What possesses a newspaper to publish such inflammatory nonsense?
The following letter appeared in local newspapers and is shared with us here by the author George C. Tremblay. Mr. Tremblay is a member of the Charlestown Town Council and Town Council Liaison to the Planning Commission.
Regarding the article, Shuffling of zoning panel stirs questions (Westerly Sun, Sept 1), I have to wonder what possesses a newspaper to publish such inflammatory nonsense. To answer the article’s subtitle, “Are Charlestown’s resentments real issue or political posturing?”, I offer the following.
Our Zoning Chairman, Mike Rzewuski, is retiring after serving for 22 years. The duration of his service in that capacity, through decades of neck-snapping changes in party dominance over the Town Council, is evidence enough that members of the Zoning Board are well insulated from political manipulation. Appointments to the board often do reflect party loyalties, but that’s as it should be. The dominant faction of the Town Council gets its mandate from the dominant faction of the electorate. Nonetheless, exceptions do occur. When the only volunteer is from the political opposition, that volunteer gets appointed. Once appointed, board members are safe in their seats for the duration of their terms. The Council has no authority to remove them.
As for reappointment, the Town Council would be derelict in its duty if it reappointed members whose performance the Council determines has compromised the town. These are value judgments made after weighing the evidence with much deliberation. Should your readers expect any less from our critics? The charge that failure to reappoint discourages others from volunteering is no more realistic than the expectation that a political party will fall on its sword upon losing an election.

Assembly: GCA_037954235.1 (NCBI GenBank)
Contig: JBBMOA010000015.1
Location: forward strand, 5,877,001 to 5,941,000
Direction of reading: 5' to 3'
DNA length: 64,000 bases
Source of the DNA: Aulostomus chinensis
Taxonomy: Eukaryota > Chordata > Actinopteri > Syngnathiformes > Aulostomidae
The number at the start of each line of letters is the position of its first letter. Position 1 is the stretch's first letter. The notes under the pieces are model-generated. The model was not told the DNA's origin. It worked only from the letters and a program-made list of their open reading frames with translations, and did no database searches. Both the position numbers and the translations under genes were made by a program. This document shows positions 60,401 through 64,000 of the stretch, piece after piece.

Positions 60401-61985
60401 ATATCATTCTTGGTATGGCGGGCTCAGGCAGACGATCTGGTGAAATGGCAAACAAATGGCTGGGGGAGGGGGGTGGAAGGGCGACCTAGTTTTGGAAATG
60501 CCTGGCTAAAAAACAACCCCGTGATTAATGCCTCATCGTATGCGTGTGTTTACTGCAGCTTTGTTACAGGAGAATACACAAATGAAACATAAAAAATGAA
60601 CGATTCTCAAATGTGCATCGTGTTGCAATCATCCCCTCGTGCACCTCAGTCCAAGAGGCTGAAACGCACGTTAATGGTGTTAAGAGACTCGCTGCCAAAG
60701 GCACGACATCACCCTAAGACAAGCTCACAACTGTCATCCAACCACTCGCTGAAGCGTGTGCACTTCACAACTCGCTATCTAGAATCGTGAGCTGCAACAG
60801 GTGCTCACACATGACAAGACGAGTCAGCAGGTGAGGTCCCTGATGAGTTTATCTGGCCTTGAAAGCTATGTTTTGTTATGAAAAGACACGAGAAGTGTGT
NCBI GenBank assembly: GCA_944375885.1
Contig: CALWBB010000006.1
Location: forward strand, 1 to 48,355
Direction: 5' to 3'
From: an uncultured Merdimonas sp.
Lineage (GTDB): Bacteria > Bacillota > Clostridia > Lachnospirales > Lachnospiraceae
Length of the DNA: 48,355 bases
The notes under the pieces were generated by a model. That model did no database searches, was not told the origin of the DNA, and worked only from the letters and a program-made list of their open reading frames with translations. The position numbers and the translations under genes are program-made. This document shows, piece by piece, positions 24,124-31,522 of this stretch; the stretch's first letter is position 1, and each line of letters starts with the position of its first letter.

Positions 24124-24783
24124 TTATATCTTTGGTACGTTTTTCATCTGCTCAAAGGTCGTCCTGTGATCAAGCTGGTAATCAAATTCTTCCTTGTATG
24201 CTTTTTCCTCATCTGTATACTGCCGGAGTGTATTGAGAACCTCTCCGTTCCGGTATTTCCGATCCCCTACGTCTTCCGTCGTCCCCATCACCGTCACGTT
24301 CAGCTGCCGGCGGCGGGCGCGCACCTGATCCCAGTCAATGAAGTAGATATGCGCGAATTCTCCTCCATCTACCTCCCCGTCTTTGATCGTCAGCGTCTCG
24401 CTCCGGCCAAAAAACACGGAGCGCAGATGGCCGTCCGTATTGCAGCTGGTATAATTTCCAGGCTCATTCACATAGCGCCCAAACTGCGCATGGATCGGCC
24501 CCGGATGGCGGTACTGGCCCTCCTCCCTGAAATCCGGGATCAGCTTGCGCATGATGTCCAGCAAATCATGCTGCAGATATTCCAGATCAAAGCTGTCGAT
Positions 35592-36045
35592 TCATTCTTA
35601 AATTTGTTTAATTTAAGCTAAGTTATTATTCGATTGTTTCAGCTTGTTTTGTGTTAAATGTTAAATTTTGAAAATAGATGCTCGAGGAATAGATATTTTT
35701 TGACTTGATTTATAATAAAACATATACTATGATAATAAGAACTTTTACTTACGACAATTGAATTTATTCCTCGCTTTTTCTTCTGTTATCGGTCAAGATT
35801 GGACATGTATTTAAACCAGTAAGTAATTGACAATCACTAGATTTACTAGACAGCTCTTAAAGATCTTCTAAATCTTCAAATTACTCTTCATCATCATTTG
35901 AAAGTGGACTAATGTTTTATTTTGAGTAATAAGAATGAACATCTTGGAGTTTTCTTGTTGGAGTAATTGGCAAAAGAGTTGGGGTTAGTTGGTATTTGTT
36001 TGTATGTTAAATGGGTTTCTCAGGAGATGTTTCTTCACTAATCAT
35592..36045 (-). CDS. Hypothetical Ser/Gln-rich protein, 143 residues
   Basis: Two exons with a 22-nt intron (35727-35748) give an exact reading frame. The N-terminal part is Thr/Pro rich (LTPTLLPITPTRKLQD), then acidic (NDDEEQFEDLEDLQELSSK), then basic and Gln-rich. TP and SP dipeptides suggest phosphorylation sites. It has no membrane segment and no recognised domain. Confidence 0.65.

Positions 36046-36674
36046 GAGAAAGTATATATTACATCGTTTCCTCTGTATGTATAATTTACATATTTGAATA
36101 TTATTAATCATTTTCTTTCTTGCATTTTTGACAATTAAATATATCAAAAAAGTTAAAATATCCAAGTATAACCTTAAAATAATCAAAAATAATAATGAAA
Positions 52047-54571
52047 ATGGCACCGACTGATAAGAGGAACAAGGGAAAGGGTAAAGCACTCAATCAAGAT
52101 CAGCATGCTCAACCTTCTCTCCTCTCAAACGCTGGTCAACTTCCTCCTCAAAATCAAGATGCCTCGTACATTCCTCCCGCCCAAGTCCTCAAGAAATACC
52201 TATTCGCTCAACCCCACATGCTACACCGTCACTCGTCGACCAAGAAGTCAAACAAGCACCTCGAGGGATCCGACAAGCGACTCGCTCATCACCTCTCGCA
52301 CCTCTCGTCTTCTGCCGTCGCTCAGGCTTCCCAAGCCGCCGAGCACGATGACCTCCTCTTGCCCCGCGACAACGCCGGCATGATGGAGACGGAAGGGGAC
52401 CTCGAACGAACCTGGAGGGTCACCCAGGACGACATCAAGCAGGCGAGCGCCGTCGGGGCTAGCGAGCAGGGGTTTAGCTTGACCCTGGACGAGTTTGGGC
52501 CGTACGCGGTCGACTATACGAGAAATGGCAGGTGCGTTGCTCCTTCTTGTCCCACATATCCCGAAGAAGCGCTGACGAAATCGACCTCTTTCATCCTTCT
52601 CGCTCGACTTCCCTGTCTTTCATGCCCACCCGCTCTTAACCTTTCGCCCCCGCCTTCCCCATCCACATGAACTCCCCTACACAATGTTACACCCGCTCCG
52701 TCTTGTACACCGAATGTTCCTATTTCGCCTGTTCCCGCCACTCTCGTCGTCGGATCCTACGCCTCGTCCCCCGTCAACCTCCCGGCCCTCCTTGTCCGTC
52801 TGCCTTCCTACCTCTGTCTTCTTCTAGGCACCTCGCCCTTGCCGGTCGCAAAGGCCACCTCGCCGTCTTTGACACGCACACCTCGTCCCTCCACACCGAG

Real issue or political posturing?
As for the charge that “the blue-collar element is nonexistent” in Charlestown, I ask the reader to count the number of owner-operated businesses along Post Road and at the intersection of Routes 1 and 2, and note those that obviously employ tradesmen. Mr. Glista, the sole source of the criticism you cite, knows well that many additional tradesmen work out of their homes. It is also noteworthy that about half the inventory of housing in Charlestown is assessed at a value qualifying as “affordable” by the RI Housing Authority for families earning the median household income. In addition, we have one of the best-performing school systems in the state, and one of the lowest tax rates. Many can lay claim to plaudits for these achievements, but CCA is certainly among those to be credited. This panoramic view shows the environment for tradesmen is anything but hostile in Charlestown. Nettlesome at times, perhaps, but not hostile. Meanwhile, the Charlestown Democratic Town Committee (CDTC), to which Mr. Glista is a board member, is most vigorously campaigning for such blue-collar workers as Seth Magaziner and Clay Pell.
On control over town government, note that there are 5 elective seats to fill on the Town Council, 5 on the Planning Commission, 3 on the School Committee, and 1 for Town Moderator. For these 14 elective seats, CCA has recruited 13 candidates. The CDTC, on the other hand, has recruited 3 for Town Council, and their perennial candidate for moderator. None of the 10 remaining seats will be contested by CDTC candidates. Mr. Glista decries the dominance of CCA in town government. How can he expect anything different when his party essentially drops out? Therein lay the problem, and the story a newspaper should be writing.
Finally, as one of Mr. Glista’s “newcomers” I have lived in Charlestown for 31 years, probably longer than the vast majority of his CDTC operatives. Nonetheless, I welcome the talented newcomers our town attracts. They fertilize our community with intellectual diversity, bring new talents and skills to the table, add vigor to debate, and a spirit of adventure in adapting to their new home. Without such infusion of creative and adventuresome energy, our country would still be 13 coastal colonies, hemmed in by the Allegheny Mountains, mired in parochialism, and ruled by a British monarch.
The writer is a CCA-sponsored member of the Charlestown Town Council